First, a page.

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  • Writer's pictureSi Shen

Convergence confinement method (2)

This blog continues from this previous blog and elaborates on the Convergence-Confinement method in tunnelling.

In-situ stress of ground matters

As the previous blog explained, the in-situ stress of the ground will be shared between the ground itself and the supporting structure once the tunnel is done. During this process, convergence continues to happen gradually. When the in-situ stress of the ground is low compared to the undrained shear capacity of the ground, the behaviour of the ground is relatively more elastic, and the convergence of the ground is smaller and happens slower. In other words, the relaxation of the ground will be higher for a ground with higher in-situ stress. This is easy to understand, since a ground with high in-situ stress is ‘bursting’ to relax and therefore will release its stress much quicker than a low in-situ stress ground.

Stiffness matters

As the previous blog explained, the ground continues to converge until installation of the structural support. Delayed installation up to certain point, leads to a reduction in stress in the structure.

At certain point, when the structural support is installed, convergence is intercepted by the structure. The ground and the structure converges together. An increased support stiffness, as a result of the addition of the structural support, limits convergence to a smaller value than without the support.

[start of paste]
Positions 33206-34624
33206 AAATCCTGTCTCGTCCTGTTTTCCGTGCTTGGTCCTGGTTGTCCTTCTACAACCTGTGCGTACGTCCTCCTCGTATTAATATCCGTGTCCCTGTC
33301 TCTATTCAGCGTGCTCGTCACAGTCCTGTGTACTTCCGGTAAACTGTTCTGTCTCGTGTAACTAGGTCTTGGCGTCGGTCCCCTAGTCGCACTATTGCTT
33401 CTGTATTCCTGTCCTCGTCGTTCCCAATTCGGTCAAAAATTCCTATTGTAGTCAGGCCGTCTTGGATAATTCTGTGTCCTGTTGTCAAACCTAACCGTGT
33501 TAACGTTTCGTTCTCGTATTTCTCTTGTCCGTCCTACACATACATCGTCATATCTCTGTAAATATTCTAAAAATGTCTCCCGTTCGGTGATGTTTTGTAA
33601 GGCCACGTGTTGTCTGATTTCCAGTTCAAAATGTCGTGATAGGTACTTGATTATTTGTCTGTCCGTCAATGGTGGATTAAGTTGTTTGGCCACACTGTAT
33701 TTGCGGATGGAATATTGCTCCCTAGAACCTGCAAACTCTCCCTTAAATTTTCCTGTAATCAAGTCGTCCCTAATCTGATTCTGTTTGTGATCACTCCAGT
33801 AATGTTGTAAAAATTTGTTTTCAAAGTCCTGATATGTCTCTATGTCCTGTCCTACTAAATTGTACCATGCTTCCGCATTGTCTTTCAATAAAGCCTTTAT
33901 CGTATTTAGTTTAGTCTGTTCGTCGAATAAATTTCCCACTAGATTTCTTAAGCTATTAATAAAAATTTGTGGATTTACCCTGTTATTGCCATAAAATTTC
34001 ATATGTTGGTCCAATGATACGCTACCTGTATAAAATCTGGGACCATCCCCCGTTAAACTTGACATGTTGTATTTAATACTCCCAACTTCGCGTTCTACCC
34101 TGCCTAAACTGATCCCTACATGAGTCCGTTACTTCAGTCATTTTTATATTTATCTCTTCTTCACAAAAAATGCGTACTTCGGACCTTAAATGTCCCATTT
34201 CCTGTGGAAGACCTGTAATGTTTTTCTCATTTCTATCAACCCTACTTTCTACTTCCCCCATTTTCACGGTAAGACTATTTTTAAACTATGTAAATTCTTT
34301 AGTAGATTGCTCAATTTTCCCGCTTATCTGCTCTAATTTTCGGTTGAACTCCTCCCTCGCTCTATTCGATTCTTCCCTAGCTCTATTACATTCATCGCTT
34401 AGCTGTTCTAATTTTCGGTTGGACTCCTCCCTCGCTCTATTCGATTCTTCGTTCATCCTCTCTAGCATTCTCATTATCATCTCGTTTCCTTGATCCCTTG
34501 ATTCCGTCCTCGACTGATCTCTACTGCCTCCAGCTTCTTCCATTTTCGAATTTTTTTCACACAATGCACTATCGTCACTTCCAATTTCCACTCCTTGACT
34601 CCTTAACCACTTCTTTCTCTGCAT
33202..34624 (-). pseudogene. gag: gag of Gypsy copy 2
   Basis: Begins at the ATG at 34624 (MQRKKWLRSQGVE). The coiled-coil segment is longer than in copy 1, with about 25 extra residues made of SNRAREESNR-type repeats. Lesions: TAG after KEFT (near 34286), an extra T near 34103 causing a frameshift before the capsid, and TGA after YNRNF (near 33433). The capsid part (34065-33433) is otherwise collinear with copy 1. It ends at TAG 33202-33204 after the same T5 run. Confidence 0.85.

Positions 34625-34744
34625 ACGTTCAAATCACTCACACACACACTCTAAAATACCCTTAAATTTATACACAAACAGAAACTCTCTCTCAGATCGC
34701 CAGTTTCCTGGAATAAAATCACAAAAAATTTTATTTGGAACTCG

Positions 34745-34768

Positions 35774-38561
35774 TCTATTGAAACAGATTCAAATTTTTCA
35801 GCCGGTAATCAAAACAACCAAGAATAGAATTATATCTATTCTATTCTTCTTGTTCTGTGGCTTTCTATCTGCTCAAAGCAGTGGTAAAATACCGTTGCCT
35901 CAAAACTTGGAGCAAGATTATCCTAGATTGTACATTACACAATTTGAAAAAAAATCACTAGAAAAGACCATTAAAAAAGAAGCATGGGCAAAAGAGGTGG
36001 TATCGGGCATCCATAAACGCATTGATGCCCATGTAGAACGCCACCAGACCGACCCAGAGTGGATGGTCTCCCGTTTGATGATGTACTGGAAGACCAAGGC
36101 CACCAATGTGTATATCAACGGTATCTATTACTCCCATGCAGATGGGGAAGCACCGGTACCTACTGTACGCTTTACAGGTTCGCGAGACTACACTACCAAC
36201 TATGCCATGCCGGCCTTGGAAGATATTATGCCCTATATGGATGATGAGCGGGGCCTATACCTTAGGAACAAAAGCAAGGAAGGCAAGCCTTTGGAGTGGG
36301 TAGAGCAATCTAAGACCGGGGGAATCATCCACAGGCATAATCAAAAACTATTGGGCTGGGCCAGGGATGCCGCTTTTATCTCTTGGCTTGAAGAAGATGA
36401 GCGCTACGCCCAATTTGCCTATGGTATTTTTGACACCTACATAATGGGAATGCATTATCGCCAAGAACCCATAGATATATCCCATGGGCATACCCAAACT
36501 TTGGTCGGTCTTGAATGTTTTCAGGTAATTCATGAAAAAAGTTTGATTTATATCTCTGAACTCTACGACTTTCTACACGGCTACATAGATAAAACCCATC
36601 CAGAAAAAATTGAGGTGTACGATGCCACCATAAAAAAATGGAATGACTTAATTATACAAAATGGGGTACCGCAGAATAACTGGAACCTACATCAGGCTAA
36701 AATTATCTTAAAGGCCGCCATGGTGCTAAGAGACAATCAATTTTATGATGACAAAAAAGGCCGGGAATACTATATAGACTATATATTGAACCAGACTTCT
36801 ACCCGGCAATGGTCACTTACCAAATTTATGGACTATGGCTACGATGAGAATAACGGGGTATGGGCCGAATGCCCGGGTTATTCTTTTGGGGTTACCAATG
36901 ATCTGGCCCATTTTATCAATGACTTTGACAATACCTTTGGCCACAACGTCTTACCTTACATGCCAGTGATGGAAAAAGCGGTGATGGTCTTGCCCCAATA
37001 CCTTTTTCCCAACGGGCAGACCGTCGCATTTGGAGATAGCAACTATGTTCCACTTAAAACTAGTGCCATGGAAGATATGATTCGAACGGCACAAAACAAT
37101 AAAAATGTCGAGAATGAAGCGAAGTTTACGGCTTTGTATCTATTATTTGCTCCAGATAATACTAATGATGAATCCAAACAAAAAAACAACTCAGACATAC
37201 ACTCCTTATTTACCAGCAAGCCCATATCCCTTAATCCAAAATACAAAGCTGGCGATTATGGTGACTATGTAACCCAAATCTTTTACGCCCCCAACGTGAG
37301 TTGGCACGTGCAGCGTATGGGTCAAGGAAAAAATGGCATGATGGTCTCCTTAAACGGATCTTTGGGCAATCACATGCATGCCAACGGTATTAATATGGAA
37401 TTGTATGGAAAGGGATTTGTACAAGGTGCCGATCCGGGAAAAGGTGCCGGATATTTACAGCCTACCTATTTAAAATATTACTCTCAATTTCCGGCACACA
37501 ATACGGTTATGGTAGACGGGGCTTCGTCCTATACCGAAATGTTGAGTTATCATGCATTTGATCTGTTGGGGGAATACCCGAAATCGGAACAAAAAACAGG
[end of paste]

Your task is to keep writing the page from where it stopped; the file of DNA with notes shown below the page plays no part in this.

Convergence is smaller, and stress in support is greater, when:

  • Support is installed earlier

  • Support is stiffer

Limitations of the Convergence-Confinement method:

As mentioned in the previous blog, the Convergence-Confinement method is only capable of dealing with (overly) simplified situations which include:

1. The tunnel geometry is assumed to be perfectly circular

2. A single and consistent ground condition

3. Full open face tunnel excavation

4. K0 = 1

If any of the above is not true in the practical situation, which is the case most of the time, a numerical model is a better option for analysis.

Nowadays, design directly based on the Convergence-Confinement method is mostly obsolete and replaced by numerical analysis. However, the Convergence-Confinement method still has great value from an educational perspective, and more importantly, still can provide guidance in terms of the share of the stress by the structure. This will be discussed in the next blog post.

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